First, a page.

Radiator front is provided as a PE part, and this, coupled to a circular oil radiator (or a filtered carburettor intake?), looked great. I have read a lot of criticism to AMT (though I have not actually seen the part) for depicting two circular intakes under the main radiator, but a direct frontal photo in the Detail and Scale shows them both, though drawings show only one! Another piece of the F puzzle here, which I did not solve.
Beware of the nose cone spinner. The Academy one has a slightly wrong shape, but the MPM, more of a straight cone, is better. When you see an out-of-the-box Academy next to the MPM the difference is small but noticeable. Fortunately, diameter is exactly the same. I even used the Academy back plate mated to the MPM spinner. I also used the Academy exhaust pipes, which required but a minimum of sanding to fit in the MPM forward fuselage.


Construction of the wings would have been completely straightfoward had I not decided to drop the flaps. To do so, I first cut the flaps, using the "hole-and-scribe" method. Two styrene strips (glued to the top wings inner sides) sufficed to box the front of the flaps' bay, plus a piece of styrene sheet to blank the hole left where the wing joins the fuselage. Ribs were made of styrene sheet cut in shallow triangles (a bit longer than the actual flap's lenght, then glued and sanded to shape), and a peculiar perforated reinforcement plank from the same material was added as per my references. The actual flaps were made of styrene sheet laid on the Detail and Scale plans, a spar and ribs made of stretched sprue (the latter were glued and then sanded to shape). The whole was primed and painted Green Zinc Chromate. All in all, it is a relatively easy (if tiresome), great-looking improvement.
Other "bread-and-butter" improvements included opening the guns' muzzles, adding wiring to the wheel bays and landing gear legs and making the lightening holes seen on the gear doors' inner surfaces.

Conversion Complication?

On presenting the wings to the fuselage, I began suspecting that more conversion work had to be carried out. To my dismay, when I looked carefully to photos of "Skipper", I discovered some discrepancies in the forward fuselage belly, just aft of the cooling vents. It may even be possible that Detail and Scale plans are wrong! Cooling vents seem to be much more forward (in fact, exactly where MPM has placed them!) the belly bulge much deeper and wider, and an intake of some kind can be faintly seen in some photos. The area was treated with epoxy, sanded, puttied and polished until a new belly bulge took shape. I must admit that the area remains under suspicion, as I have not seen a clear photo of it.


Initially, I had planned to use the vac canopy included in the MPM kit, even though it was not the best I had seen. The windscreen was awful, so I replaced it for a Squadron piece. The middle section had to go, for my Squadron canopy was a leftover from a P-40N project and thus unusable. Take care when you are detaching it, for the sides are marginally shallow; the smallest mistake, and they will not sit on their rails. I had to apply some extensions, actually. The rear windows are problematic: the logical solution would be using the injected Academy windows (though the framing is presented as oversized ridges which must be sanded and polished), but I wanted to use the much thinner MPM vac ones. I had a terrible time trying to make them conform to the window cutouts, which was not completely successful in the end.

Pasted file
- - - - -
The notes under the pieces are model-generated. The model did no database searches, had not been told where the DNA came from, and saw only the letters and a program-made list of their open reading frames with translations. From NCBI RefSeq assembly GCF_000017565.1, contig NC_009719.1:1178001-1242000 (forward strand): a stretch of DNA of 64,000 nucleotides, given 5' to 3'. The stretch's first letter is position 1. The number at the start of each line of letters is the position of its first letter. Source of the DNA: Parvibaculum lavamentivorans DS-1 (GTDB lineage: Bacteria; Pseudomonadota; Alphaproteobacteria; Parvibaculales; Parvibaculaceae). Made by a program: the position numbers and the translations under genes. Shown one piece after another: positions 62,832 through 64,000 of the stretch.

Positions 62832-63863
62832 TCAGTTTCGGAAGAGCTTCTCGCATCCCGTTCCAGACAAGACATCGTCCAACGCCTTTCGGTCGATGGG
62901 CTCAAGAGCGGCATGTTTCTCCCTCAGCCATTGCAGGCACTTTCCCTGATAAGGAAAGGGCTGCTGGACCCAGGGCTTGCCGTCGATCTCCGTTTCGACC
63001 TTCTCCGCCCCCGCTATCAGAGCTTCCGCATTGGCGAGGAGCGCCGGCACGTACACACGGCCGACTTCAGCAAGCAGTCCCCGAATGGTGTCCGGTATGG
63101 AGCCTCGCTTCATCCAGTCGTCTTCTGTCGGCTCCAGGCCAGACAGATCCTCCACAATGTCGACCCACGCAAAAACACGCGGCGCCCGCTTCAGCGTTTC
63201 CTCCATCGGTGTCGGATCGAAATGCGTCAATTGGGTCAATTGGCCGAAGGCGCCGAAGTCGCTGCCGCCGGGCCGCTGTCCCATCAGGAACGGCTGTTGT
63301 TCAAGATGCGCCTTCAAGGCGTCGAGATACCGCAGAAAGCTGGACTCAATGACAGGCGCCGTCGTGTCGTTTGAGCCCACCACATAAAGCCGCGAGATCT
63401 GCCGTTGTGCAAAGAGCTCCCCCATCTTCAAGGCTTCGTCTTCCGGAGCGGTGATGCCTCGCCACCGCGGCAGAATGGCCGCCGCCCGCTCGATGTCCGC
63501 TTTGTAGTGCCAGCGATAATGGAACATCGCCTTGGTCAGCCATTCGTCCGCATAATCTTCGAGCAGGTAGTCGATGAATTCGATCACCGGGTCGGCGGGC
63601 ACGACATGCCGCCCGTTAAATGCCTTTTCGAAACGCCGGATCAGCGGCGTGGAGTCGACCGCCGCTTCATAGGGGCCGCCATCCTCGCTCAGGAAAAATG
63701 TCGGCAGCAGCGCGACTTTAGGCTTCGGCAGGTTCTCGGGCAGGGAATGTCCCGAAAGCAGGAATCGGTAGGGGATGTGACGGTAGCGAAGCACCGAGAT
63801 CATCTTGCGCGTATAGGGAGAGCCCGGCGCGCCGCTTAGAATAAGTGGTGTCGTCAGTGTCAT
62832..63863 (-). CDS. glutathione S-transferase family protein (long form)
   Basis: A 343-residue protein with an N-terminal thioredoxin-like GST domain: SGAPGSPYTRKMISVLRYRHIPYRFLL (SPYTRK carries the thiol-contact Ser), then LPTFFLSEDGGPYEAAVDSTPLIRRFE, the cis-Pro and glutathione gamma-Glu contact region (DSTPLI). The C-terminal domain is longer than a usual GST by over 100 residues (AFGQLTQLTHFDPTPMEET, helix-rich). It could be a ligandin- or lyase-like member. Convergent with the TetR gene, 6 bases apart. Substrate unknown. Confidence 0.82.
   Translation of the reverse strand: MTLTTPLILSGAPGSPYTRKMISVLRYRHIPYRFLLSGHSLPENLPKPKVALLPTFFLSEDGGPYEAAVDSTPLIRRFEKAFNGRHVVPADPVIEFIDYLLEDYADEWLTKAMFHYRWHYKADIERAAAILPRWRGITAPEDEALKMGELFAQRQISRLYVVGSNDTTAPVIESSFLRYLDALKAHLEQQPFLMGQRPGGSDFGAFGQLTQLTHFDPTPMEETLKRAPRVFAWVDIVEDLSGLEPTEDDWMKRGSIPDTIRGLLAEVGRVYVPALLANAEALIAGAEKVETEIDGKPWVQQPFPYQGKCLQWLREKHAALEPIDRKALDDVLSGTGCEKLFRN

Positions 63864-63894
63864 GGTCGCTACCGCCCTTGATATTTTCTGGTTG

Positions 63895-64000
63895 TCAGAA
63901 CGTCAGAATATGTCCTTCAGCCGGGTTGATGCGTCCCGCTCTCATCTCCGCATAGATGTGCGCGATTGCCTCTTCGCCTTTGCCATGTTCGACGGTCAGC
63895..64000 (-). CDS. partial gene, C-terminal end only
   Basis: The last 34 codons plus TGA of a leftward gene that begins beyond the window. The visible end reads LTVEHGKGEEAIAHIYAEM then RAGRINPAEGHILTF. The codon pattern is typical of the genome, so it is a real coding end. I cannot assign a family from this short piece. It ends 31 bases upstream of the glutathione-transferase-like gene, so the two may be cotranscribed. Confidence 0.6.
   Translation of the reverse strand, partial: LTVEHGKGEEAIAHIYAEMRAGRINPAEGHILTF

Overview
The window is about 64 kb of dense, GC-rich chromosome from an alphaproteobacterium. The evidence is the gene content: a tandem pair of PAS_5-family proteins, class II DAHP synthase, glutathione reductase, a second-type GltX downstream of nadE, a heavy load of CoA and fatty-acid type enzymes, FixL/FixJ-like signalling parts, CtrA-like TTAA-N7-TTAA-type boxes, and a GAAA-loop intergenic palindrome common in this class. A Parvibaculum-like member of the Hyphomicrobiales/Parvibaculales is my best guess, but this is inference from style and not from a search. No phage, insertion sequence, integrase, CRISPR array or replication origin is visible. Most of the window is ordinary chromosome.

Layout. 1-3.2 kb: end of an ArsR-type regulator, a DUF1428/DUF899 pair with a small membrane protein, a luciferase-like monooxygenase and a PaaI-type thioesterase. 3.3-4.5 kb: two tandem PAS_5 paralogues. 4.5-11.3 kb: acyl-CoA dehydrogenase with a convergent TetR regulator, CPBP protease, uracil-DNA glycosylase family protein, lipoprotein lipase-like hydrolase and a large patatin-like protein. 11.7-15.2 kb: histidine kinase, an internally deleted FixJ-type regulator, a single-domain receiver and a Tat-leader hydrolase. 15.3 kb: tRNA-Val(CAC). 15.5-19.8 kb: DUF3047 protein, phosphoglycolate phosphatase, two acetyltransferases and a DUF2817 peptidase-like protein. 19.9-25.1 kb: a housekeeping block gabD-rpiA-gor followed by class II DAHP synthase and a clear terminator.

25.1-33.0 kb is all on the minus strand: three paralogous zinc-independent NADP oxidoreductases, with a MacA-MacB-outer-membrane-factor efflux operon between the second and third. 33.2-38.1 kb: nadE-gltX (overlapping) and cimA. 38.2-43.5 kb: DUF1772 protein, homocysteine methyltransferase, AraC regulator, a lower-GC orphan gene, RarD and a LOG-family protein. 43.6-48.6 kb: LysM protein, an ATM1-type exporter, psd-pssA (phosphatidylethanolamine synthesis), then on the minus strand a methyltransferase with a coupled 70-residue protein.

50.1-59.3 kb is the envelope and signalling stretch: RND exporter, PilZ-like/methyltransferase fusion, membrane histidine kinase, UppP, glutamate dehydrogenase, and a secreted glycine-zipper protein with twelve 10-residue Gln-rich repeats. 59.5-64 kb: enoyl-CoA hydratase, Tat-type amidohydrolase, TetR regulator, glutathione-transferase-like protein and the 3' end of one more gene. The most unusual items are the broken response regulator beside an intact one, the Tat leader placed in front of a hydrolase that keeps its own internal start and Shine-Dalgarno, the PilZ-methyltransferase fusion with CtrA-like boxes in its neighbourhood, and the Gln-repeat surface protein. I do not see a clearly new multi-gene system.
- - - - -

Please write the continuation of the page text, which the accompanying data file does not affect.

The camouflage applied is the standard RAF Desert Scheme. I thought of altering the colours a little to resemble a US made machine, but I decided it would not be worth the effort, and often such excesses end up seeming mismatched colours! I primed the aircraft in FS 36495 preshaded Black, which showed wonderfully under the Azure Blue and Middlestone. Then I liquid-masked the camo pattern and sprayed Dark Earth lightly and in an uneven fashion, to use the sand undercoat as "instant fading": As usually happens, in the end the coat was too thick for the effect to show, and some weathering with a lightened mix proved necessary. Demarcation remained hard, almost too hard, but approppiate for the scale.

Weathering was performed by the aforementioned light base colour, applied both free-hand and masking some panel lines, and painting the fabric covered flying surfaces in a consistently lighter colour (a very pleasing effect). Moving surfaces hinge lines were subtly stressed in an airbrushed dark mix, as well as some panel lines. The same mix was used to mimick the exhaust stains. A reasonable quantity of chipped paint was painted in Silver by means of a fine brush. Details included the traditional wing position lights in Clear Red and Green paint, those in the fin, as well as the landing light in the left wing undersurface, in a thinned Clear Yellow, plus two extras at the sides of the fuselage, just under the windscreen, in Clear Blue, all previously painted in Silver and the lense created by a small drop of white glue.


The look of the Merlin nose makes a F model distinctly different from its Allison bethren, and the desert scheme really stands out among Olive Drab and even Dark Green-Dark Earth machines, so it makes a very attractive model. The more Academy parts you use, the better the model will result, with a few exceptions, so the conversion work really pays off, without being overly difficult.